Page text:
Biofuel is produced using plant-based or animal-based oil such as cooking oil from fast food restaurants or palm oil. Biodiesel, one of the most widely recognized biofuels, is normally made of hydrocarbon material extracted from biomass and diesel. According to data released by GS Caltex, bio-marine fuels can reduce carbon emissions by more than 65 percent compared to conventional fossil fuels.
"We will provide our biofuel for H-Line Shipping's vessel which will be used to deliver POSCO's products," GS Caltex's spokesperson Kim Dae-woong told Aju Korea Daily on October 5. Without disclosing the exact date, the oil refiner said the green fuel-based bulk carrier will be demonstrated in early October. "The biofuel contains waste cooking oil," Kim said, adding that the fuel was already used to test a container ship made by HMM, the world's eighth-largest marine shipping company controlled by creditors in South Korea. The country's first biofuel-based container ship that departed from the southern port city of Busan on September 15 is currently heading to Brazil.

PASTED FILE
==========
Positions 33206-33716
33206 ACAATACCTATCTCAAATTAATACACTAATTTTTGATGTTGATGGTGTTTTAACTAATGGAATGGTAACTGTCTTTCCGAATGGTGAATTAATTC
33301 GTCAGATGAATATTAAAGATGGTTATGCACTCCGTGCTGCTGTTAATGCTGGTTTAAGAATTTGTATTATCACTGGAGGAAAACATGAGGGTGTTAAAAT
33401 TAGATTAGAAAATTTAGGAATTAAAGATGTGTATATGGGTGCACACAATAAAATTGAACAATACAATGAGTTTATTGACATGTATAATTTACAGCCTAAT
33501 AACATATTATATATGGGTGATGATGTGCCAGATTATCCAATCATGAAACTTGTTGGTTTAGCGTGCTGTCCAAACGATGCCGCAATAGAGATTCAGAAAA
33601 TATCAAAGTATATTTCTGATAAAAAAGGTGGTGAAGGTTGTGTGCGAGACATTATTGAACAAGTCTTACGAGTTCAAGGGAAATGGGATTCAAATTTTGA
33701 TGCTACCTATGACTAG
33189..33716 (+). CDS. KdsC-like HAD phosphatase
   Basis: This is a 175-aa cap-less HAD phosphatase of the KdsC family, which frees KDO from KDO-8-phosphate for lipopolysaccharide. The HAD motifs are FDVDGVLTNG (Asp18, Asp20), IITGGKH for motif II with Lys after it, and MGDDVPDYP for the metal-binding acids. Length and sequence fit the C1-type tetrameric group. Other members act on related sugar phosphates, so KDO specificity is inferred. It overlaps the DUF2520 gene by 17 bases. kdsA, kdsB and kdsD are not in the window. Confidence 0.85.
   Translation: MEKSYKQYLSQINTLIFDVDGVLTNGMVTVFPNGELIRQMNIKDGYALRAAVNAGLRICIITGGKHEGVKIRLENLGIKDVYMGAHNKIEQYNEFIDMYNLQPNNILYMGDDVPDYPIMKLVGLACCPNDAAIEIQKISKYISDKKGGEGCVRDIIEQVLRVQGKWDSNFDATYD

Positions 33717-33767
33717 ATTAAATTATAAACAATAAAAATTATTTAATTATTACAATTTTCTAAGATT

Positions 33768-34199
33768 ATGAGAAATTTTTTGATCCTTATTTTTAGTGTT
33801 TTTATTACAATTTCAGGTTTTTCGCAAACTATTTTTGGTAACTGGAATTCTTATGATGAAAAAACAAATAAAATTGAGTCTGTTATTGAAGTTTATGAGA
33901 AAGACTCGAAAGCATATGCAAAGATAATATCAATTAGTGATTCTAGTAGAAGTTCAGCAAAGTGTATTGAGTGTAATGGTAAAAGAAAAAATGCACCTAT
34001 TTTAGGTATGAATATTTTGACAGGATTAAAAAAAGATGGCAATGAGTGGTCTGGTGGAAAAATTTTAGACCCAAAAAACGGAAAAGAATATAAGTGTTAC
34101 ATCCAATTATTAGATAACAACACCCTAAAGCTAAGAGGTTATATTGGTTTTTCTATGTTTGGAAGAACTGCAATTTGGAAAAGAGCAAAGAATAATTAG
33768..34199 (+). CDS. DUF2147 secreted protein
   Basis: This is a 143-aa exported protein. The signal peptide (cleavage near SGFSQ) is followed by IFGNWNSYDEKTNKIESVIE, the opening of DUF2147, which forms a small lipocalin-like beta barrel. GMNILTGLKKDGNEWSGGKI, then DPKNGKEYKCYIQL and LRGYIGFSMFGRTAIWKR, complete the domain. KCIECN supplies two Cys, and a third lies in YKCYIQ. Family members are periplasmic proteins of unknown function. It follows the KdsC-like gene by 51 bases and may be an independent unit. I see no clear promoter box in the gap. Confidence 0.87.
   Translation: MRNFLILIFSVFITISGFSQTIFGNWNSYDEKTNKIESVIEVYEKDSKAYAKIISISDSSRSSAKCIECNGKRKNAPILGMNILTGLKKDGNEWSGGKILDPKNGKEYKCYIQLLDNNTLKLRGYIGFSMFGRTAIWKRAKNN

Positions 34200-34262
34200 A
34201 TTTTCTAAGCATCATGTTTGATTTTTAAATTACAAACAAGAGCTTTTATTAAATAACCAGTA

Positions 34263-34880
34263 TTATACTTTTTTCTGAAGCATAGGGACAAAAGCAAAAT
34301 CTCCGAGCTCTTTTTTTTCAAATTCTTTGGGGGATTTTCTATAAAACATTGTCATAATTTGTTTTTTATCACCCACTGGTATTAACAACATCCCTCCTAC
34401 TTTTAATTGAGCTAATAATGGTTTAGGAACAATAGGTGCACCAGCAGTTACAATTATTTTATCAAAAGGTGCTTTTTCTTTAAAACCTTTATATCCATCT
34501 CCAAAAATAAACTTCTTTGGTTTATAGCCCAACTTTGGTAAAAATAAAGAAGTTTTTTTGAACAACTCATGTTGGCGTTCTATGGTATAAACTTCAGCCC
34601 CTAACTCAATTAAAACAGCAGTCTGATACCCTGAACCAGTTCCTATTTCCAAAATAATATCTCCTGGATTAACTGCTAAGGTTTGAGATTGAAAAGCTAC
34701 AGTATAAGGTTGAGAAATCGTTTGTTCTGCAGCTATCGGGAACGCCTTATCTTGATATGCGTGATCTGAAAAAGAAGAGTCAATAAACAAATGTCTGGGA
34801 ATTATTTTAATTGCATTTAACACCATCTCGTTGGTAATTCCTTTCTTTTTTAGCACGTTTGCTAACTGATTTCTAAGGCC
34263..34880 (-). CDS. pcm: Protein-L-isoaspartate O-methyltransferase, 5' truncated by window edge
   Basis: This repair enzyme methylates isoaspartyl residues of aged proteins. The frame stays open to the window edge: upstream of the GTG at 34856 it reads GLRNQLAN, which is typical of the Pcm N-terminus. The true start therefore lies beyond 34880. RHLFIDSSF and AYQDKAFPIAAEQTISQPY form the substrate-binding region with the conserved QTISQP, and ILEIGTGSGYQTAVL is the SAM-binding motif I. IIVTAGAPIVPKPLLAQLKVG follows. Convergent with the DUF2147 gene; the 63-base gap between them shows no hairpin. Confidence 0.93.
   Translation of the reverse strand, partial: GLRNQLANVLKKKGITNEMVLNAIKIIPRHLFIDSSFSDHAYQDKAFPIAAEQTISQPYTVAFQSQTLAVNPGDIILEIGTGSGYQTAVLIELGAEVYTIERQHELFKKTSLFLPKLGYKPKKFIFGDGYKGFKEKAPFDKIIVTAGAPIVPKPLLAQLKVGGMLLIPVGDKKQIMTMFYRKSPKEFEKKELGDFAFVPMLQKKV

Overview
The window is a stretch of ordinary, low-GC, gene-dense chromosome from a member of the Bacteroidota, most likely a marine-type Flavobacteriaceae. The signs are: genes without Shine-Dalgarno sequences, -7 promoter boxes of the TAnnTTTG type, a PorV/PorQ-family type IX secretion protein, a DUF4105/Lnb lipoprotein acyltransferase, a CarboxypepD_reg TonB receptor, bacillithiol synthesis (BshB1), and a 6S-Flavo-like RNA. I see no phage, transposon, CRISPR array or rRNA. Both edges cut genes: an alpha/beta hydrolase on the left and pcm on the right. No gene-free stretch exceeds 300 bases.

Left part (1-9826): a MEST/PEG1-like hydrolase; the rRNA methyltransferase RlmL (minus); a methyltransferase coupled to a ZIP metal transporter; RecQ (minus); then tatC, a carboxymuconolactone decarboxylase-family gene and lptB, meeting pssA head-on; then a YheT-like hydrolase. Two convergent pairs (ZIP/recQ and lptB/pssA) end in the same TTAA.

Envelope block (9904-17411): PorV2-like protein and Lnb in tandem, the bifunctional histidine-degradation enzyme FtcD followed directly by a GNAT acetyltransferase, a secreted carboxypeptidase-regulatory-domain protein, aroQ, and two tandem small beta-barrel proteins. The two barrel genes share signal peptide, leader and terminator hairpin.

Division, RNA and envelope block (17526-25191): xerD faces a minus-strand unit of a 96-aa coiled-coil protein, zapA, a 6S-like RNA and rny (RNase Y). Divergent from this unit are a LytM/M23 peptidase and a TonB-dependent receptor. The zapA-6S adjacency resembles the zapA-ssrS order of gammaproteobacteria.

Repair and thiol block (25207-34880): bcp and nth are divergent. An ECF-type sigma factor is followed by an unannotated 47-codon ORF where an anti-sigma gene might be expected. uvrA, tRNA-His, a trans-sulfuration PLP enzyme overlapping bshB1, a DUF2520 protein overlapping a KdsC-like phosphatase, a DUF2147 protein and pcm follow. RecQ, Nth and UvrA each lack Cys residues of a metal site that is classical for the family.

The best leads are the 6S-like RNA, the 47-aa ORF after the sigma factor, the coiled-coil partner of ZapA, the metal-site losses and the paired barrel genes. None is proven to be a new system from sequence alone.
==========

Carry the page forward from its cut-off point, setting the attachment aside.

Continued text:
"We will help our global clients reduce carbon emissions by communicating with shippers as well as South Korean and foreign shipping companies," GS Caltex's business operation division head Kim Byeong-joo said in a statement.
Prior to the partnership with HMM, GS Caltex supplied its biofuel to Korean Air, South Korea's flag carrier. A cargo flight powered by cooking oil-based fuel took off from South Korea's Incheon International Airport on September 5 and safely arrived in Los Angeles. A total of six cargo flights will be tested using bio-aviation fuel in 2023.
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